Mornings are crucial to a productive workday. If you approach them in an aimless, meandering fashion, you might find yourself wasting away the hours. Spending time idly staring at your computer screen or procrastinating on important work sets a bad tone for the rest of the day.
The result is a lot of lost productivity. You might end up feeling deprived of energy, even though you haven’t actually put as much effort into work as you could in those hours. Which is why you need to make the effort to kick off your morning.
A healthy and productive morning is the key to a successful rest of the day. Prioritize setting out a workflow to get your day started right.
Here’s how to do it.
Wake up healthy
To start your day with energy, it’s important to have a healthy, early morning. Do you typically wake up late, take a short and frantic shower, rush to shower, and run out the door in 30 minutes or less? Doing that every day can be stressful. That stress adds up, along with the frustration of the morning commute, to become a wild storm of annoyance when you get to work.
That annoyance results in a bad mood, and bad moods are noticeable. They drag you down, and they also negatively affect your teammates. Next time one of your co-workers is in a bad mood, think about how it makes you feel, and you’ll likely find that it does have an impact.
So for the sake of your mood and for the sake of the office atmosphere, try to wake up earlier to get a better start to the day. Dial back your alarm clock by an hour. Set multiple alarms to make sure you wake up. Put your alarm clock somewhere you won’t be able to snooze it easily. And instead of heading back to bed, walk off the drowsiness.
With the extra time, you’ll be able to go about your morning routine at a calm, relaxed pace. You’ll have time to eat breakfast, enjoy your cup of coffee (and even get fancy with it!), and go get some exercise. That way when you get to work, you’ll be pumped up and ready to start the day strong.
A common mistake that people make in the first hour of each workday is to avoid work. They’ll often browse through Facebook, look at funny cat videos, and scroll endlessly through the content wonderland that is the internet.
Doing this can end up wasting time and sinking a ton of productivity. You could use that time to immediately move forward with your projects and avoid procrastinating. You don’t even have to take on a top-priority task. It can be something as simple as cleaning out your email inbox or setting out a schedule for the day.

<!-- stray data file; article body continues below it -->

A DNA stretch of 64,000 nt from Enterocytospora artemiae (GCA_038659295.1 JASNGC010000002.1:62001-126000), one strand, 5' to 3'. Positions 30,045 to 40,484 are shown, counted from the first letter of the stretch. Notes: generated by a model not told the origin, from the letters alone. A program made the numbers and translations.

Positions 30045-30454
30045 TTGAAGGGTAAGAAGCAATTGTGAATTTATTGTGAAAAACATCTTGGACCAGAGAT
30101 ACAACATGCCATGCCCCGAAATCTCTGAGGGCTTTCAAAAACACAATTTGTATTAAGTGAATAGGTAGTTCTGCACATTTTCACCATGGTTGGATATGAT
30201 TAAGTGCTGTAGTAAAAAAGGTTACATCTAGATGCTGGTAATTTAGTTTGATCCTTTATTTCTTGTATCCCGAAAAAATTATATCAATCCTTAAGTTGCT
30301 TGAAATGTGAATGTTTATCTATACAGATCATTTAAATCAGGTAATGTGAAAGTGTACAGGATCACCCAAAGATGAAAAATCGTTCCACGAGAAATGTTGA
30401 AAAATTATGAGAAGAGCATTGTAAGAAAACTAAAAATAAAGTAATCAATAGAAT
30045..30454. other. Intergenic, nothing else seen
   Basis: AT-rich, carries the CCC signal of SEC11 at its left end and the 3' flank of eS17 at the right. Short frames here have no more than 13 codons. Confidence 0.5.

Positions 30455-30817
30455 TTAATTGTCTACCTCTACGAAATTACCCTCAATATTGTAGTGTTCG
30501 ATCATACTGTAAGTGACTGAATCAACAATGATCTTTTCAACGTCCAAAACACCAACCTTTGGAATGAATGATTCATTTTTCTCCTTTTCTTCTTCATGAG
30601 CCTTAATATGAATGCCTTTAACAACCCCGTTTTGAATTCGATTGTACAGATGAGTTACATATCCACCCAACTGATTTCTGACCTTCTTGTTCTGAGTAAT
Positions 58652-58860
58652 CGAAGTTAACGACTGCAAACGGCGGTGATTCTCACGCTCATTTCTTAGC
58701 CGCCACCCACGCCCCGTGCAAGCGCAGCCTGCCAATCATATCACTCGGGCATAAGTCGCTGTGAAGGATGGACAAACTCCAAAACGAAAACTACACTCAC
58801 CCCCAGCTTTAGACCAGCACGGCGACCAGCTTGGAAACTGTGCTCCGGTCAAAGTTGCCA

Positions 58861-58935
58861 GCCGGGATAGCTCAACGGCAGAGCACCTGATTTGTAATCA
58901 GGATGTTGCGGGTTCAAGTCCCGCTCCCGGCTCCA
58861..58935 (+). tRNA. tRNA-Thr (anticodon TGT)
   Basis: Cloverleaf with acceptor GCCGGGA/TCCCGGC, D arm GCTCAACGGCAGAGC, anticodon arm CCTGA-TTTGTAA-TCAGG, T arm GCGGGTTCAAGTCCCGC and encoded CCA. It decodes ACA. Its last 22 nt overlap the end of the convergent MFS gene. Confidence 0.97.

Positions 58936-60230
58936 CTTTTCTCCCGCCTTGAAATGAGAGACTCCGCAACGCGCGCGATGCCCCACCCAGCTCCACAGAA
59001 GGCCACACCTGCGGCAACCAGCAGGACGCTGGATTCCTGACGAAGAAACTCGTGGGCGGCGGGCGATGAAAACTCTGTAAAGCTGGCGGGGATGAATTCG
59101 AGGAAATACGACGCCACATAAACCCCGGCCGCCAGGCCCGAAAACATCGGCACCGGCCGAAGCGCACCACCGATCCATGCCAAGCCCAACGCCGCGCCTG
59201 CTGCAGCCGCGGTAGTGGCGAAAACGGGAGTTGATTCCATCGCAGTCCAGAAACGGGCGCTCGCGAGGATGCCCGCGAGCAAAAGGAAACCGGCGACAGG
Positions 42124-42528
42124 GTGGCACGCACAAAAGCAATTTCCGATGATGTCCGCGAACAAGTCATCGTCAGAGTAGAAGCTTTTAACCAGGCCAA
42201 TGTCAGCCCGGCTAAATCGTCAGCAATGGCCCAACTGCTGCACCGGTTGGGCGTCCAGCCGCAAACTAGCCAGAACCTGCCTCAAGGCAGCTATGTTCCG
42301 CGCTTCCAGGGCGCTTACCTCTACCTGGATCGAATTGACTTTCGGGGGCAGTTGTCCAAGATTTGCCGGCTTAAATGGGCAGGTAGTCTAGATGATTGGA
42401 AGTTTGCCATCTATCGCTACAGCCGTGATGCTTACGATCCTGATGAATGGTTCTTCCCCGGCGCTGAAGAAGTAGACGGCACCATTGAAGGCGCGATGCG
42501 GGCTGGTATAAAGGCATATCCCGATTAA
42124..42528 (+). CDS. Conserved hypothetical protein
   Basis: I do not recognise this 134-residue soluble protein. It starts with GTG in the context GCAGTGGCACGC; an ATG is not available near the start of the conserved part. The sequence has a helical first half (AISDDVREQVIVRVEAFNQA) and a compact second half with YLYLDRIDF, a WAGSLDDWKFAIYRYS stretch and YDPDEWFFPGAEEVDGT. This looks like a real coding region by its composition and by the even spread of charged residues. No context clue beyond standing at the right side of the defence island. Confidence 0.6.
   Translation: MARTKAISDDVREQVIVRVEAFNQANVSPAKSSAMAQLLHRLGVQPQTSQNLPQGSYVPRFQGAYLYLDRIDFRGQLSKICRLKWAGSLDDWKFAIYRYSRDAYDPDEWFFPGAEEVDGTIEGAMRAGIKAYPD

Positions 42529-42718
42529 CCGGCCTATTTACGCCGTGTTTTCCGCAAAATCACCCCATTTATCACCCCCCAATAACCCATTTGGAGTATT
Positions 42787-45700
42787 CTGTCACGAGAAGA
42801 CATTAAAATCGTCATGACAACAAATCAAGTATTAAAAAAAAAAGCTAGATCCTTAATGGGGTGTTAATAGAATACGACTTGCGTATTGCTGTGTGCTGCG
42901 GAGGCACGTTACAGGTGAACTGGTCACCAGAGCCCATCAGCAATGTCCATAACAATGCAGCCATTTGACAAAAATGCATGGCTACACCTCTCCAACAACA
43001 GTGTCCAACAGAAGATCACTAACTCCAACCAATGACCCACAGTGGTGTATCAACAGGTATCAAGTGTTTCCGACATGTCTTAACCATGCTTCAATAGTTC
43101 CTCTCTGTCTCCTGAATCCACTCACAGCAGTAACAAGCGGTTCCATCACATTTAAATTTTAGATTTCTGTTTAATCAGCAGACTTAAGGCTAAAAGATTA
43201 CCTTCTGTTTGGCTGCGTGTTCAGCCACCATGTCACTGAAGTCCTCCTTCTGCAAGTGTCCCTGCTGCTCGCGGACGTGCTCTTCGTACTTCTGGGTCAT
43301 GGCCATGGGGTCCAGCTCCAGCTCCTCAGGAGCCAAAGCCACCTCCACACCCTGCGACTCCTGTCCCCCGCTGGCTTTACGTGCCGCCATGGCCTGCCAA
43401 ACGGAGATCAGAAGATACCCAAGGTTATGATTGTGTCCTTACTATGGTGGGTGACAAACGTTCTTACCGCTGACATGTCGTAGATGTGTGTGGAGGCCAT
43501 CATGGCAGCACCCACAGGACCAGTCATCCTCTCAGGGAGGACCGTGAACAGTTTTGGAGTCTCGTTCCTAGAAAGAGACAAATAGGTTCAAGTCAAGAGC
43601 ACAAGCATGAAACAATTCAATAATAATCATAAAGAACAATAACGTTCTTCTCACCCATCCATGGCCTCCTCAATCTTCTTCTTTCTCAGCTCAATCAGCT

Start each morning with your mind on work. Immediately complete any tasks left over from the day before to avoid extra work sneaking up on you later. Check your calendar and set out the day’s meetings. Leave the distractions for when you’re in an energy slump and need to take a break from work.
The moment your butt hits your seat, you should open up a work-related app, program, or website. This makes you think proactively about what you’ll be doing the rest of the day. You’ll get more done and feel more accomplished by the end, and won’t feel like you wasted away the entire day doing nothing.
Bonus: Master the Monday mania
Mondays are odd days. Having just gotten through with a relaxing weekend, you might expect to be really unproductive. The common anecdote about Monday says you’ll spend half the day just trying to get over the weekend slump, only to lose a ton of productivity along the way.
But the reality is that Mondays are pretty crazy (and pretty productive) days. You might find yourself feeling like you’re working at blazing speeds and getting a lot done. And there’s a good chance that it’s true, too. According to research, Mondays are the second most productive days of the week.
It’s awesome that the rest and relaxation of the weekend can result in a huge boost of productivity on a Monday. It’s important, however, to make sure that the work you do is organized and tackles the main accomplishments you want to achieve in the week.
So next Monday, instead of diving straight into your day’s work, take the first 30 minutes to plan out your week. It doesn’t have to be a complex list of tasks for each day. That sort of planning can get tedious. Instead, it should be one overarching goal for the entire week accompanied by a few sub-goals that drive you forward.
Use this plan to create a timeline of what you want to get done by mid-week and by the end of the week. You won’t necessarily get more done at the end of each day. You will, however, have a clear end goal to aim for. As a result, your entire workload will be focused and organized.
Workdays don’t have to feel like a slog. A few simple morning attitude adjustments can make a huge difference in how productive you are all day. You can get more done, faster, and without feeling as drained at the end of the day. So take the time to make the changes you need to start each day right.